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Two prominent Hong Kong opposition lawmakers were arrested on Wednesday in a police operation focused on last year’s huge anti-government protests, the latest move in a widening crackdown against the city’s pro-democracy camp.

Lam Cheuk-ting and Ted Hui were detained after raids on their homes early Wednesday morning according to their Democratic Party and statements on their verified Facebook accounts.

Opposition figures decried the arrests, which add to a mounting toll of prosecutions targeting Beijing’s critics in the restless financial hub.

“This is out-and-out political persecution,” James To, a veteran lawyer and member of the Democratic Party, told reporters after the arrests.

A police source said that 16 people — including Lam and Hui — were arrested in the operation on Wednesday morning, which focused on anti-government protests in July last year.

Both are minority pro-democracy lawmakers in the city’s partially elected legislature and vocal critics of both Beijing and the Hong Kong government.

A post on Lam’s Facebook page said he was arrested “on suspicion of participating in rioting on 21 July” last year.

That day, Lam and dozens of pro-democracy protesters were beaten by a gang of government supporters, some with “triad” organized crime links, in the town of Yuen Long.

Police were late to arrive on the scene and were also filmed allowing some of the armed attackers to leave, scenes that sent already swirling distrust of the force skyrocketing and helped fuel the months of protests.

Lam was also charged with “conspiring to damage property and obstruction of justice outside Tuen Mun police station on July 6 last year,” the statement said.

Hui’s office released video footage of his arrest where officers said they were charging him with attempted obstruction of justice, access to a computer with criminal or dishonest intent and criminal damage.

He was later led from his house in handcuffs. The party said his charges also stemmed from a protest on July 6 last year.

Protesters in Hong Kong demonstrate in June on the anniversary of the first major pro-democracy march the year before. | LAM YIK FEI/THE NEW YORK TIMES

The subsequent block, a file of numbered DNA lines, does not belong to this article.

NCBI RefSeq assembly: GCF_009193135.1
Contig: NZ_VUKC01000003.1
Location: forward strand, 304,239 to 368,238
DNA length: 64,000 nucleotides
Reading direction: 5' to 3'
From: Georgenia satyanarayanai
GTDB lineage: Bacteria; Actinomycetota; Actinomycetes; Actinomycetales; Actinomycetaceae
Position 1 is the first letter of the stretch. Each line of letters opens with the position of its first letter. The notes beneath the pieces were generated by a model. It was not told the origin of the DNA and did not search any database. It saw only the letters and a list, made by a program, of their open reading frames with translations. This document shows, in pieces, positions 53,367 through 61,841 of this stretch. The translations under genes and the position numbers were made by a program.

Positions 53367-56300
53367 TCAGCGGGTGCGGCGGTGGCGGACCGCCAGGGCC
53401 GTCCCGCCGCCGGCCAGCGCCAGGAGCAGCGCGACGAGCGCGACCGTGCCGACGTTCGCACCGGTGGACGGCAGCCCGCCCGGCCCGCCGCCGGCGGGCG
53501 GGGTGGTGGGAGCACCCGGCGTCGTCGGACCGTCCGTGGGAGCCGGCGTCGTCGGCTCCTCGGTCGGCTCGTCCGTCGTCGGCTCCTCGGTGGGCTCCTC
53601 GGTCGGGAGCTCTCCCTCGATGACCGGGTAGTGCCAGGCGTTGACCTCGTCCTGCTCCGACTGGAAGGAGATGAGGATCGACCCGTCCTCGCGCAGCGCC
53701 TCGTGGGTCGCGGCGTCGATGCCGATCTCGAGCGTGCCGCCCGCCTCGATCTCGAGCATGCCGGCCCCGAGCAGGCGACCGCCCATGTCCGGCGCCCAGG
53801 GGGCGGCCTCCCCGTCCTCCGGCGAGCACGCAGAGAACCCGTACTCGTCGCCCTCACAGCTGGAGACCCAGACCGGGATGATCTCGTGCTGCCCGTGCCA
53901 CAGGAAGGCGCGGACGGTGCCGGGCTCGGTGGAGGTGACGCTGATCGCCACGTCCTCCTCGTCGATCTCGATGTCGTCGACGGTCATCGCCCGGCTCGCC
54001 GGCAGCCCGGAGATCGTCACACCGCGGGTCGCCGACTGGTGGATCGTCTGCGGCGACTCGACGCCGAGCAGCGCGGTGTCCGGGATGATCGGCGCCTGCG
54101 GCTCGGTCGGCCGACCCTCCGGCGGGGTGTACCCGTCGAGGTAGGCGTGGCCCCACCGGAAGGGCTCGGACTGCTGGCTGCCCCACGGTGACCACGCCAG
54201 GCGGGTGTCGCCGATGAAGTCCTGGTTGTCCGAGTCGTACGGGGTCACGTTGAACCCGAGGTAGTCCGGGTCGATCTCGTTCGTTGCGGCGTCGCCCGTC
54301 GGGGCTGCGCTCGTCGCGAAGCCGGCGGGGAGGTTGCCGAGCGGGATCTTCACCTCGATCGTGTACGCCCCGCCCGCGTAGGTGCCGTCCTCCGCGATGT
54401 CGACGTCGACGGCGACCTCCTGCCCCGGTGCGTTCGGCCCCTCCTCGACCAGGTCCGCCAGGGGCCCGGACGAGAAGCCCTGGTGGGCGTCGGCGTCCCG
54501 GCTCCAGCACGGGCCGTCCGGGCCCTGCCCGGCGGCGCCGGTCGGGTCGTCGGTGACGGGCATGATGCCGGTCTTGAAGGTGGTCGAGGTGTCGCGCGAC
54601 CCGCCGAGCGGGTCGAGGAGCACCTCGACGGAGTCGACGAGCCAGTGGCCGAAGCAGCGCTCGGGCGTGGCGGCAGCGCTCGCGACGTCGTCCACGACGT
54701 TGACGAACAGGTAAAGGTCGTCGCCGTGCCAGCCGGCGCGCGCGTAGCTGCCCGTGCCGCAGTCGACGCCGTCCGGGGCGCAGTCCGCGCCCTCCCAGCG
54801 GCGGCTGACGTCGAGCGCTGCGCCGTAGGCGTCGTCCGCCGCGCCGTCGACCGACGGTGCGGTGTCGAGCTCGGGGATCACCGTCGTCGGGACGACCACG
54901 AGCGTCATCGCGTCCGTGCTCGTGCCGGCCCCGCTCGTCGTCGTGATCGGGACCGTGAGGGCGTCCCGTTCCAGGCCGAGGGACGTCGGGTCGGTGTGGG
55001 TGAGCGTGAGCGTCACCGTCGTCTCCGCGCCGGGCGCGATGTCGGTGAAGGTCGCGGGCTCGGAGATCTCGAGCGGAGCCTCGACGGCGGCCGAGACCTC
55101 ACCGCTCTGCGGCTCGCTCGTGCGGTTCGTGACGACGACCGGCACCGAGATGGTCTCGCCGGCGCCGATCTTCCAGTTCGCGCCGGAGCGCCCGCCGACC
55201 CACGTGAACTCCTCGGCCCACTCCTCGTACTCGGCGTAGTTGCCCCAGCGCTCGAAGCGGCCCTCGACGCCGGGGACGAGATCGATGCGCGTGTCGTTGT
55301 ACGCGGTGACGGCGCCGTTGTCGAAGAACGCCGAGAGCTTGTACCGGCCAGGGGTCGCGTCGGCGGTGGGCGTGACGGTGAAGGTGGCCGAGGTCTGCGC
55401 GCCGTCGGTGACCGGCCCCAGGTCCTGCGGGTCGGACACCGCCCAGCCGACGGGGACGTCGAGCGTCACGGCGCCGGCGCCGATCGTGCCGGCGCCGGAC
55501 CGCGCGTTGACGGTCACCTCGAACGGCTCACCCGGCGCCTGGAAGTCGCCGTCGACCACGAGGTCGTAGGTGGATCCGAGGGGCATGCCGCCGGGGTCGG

Protesters in Hong Kong demonstrate in June on the anniversary of the first major pro-democracy march the year before. | LAM YIK FEI/THE NEW YORK TIMES

Beginning in early June last year, Hong Kong was hit by seven straight months of huge and often violent pro-democracy protests in which more than 9,000 people were arrested.

The huge rallies upended the city’s reputation for stability and sparked a crackdown by China that has dramatically gathered pace this year.

In late June, Beijing imposed a sweeping new security law on the city, tightening Communist Party control over the semi-autonomous city and ending the legal firewall between the two territories.

Overnight, certain political views such as advocating independence or greater autonomy for Hong Kong became illegal and arrests have followed.

A dozen pro-democracy figures were also barred from standing for local elections because of their political views.

In response to the security law, many Western nations have ended their extradition agreements with Hong Kong.

The United States placed sanctions on a group of Chinese and Hong Kong officials and declared the financial hub was no longer sufficiently autonomous from the authoritarian mainland.

The protests died down at the start of the year thanks to mass arrests and the coronavirus pandemic.

City leader Carrie Lam began the year vowing to heal divisions.

But police have since arrested dozens of prominent pro-democracy figures on a slew of charges related to the rallies, with the courts now filled with hearings and trials.

Authorities have denied allegations the investigations are politically motivated.

Wu Chi-wai, chairman of the Democratic Party, said the latest arrests would do little to heal divisions.

“The government is wielding the legal system and the police force to suppress dissenting voices within society and create a chilling effect instead of trying to reconcile confrontation and polarisation,” he said.

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